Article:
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The web shop I work at does a majority of their work with turnkey website systems, ie. Wordpress, Drupal, Business Catalyst, e-Commerce platforms etc. to deliver websites to clients.

I'm interested in getting into more custom back-end work. Is there any significant opportunity to do custom application development (or otherwise so-called "enterprise" development) with third-party turnkey driven websites? I want to be generally good as a programmer, and not just be good at being the guy who writes Joomla modules or tweaks a Wordpress plugin.

And a flip side to my first question, is it true that web jobs involving build-from-scratch work are largely declining in favor of jobs that require knowledge with out-of-the-box content systems? If so, how are PHP design patterns and custom architectures still very hot as topics of discussion?

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closed as not a real question by Robert Harvey, ChrisF Sep 14 '11 at 22:16

It's difficult to tell what is being asked here. This question is ambiguous, vague, incomplete, overly broad, or rhetorical and cannot be reasonably answered in its current form. For help clarifying this question so that it can be reopened, visit the help center.If this question can be reworded to fit the rules in the help center, please edit the question.

    
Your third paragraph is confusing. You would do well to focus attention to the primary question you want answered, rather than diffuse your question by pointing to related questions. –  Eric Wilson Sep 14 '11 at 20:44
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1 Answer

I'm going to break this up for you into a few sections because you're raising a few points.

Open Source deliverable CMS packages like Wordpress, Drupal, Joomla, etc, cover a lot of use cases, but the nature of their deployment is that the content management portion is usually one sliver of the functions and/or portals it has to serve. I think maybe you haven't been exposed to these sorts of environments, where Wordpress will be the blog engine and Magento will be handling the eCommerce, and there's a custom built product in between that marries all of the processes together.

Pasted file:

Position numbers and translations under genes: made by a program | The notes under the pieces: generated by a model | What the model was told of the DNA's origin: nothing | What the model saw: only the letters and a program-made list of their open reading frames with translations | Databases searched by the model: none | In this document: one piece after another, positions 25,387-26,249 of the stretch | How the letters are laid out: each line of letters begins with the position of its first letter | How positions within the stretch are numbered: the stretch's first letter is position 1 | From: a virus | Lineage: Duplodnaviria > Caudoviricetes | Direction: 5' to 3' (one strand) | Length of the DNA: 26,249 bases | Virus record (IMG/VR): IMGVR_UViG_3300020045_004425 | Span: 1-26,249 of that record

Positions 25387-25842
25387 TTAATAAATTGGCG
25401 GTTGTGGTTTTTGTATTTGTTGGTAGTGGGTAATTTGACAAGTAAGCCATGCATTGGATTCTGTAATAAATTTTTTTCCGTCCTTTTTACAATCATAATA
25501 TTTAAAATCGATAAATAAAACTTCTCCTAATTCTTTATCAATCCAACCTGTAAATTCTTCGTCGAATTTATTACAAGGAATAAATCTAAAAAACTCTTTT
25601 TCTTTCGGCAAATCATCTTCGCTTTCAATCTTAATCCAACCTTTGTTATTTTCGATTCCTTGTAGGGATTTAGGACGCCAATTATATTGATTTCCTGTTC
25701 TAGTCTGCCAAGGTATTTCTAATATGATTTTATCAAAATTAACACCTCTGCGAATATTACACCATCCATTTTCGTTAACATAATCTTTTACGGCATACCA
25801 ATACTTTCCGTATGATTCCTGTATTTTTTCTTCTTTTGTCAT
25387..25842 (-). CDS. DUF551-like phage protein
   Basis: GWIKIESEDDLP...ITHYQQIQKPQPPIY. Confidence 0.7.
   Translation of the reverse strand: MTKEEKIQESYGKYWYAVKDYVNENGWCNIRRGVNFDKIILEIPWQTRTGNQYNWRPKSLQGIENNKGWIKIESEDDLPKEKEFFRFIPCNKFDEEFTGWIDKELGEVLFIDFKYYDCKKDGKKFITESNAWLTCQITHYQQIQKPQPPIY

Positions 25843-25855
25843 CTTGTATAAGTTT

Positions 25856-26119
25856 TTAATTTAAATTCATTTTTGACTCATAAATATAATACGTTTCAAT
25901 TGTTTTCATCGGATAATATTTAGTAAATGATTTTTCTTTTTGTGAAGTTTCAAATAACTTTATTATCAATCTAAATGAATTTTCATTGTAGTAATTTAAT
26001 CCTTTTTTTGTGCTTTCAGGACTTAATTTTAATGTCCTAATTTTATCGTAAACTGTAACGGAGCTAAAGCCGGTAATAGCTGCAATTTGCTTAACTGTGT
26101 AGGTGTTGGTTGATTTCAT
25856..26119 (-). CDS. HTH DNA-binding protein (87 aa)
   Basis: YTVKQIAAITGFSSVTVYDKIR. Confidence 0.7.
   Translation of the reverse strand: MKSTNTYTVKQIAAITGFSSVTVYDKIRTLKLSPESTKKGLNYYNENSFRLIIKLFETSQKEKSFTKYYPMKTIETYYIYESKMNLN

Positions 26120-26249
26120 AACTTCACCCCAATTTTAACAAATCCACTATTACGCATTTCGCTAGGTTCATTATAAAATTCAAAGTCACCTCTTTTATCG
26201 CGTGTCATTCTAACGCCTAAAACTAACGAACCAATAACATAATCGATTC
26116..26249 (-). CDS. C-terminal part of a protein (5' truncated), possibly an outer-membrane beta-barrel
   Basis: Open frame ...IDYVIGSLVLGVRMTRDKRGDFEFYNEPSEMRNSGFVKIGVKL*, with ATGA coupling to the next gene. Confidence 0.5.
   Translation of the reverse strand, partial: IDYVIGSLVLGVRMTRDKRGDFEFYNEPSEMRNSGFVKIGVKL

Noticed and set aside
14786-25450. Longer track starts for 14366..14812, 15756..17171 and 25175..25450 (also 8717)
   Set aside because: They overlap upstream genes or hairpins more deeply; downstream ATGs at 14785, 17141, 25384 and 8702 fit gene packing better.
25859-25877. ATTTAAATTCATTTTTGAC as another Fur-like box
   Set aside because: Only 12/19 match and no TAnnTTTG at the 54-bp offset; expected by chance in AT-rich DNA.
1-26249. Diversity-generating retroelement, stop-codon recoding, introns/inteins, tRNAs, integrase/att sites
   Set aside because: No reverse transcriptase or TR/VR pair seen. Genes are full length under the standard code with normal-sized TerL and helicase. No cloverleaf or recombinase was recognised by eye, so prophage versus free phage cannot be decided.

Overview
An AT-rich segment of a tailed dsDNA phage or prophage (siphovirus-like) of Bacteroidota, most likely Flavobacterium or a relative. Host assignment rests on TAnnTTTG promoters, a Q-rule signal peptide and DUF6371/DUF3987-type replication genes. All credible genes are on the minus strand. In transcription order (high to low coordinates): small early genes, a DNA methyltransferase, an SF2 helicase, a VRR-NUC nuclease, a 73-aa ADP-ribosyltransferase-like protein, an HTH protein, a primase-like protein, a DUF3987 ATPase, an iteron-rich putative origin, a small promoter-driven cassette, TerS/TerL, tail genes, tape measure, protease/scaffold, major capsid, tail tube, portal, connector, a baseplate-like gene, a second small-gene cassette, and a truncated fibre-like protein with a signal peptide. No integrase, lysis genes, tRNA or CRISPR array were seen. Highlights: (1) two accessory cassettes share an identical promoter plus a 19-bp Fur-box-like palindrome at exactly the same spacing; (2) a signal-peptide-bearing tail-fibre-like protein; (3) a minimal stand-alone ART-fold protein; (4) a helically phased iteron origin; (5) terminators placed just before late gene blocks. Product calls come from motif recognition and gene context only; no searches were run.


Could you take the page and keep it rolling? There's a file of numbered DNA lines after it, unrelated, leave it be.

That being said, there's a TON of built-from-scratch work, especially for these types of situations. Open Source (or paid software for that matter) very rarely satisfies the needs of every company ever, especially when you talk about manufacturing-based businesses and similar industries. I find that out-of-the-box work on the popular packages is very common, but I think a good programmer or team uses the engine and really delivers something that meets the business needs, not adapting the business needs for the software. There's a very big difference between the two.

Design patterns are really important, there's no denying that - but I think the introduction of MVC based frameworks has really morphed the thinking of PHP development. If you'd really like to continue educating yourself as a programmer, I highly suggest getting in-depth with an MVC framework and building some stuff from scratch.

Also, regarding WordPress plugins - that can potentially be development hell. WordPress' architecture, in my opinion, is really starting to show its age. I hope there's some thought being put into its future, but I'd stay sharp on pretty much everything else either way.

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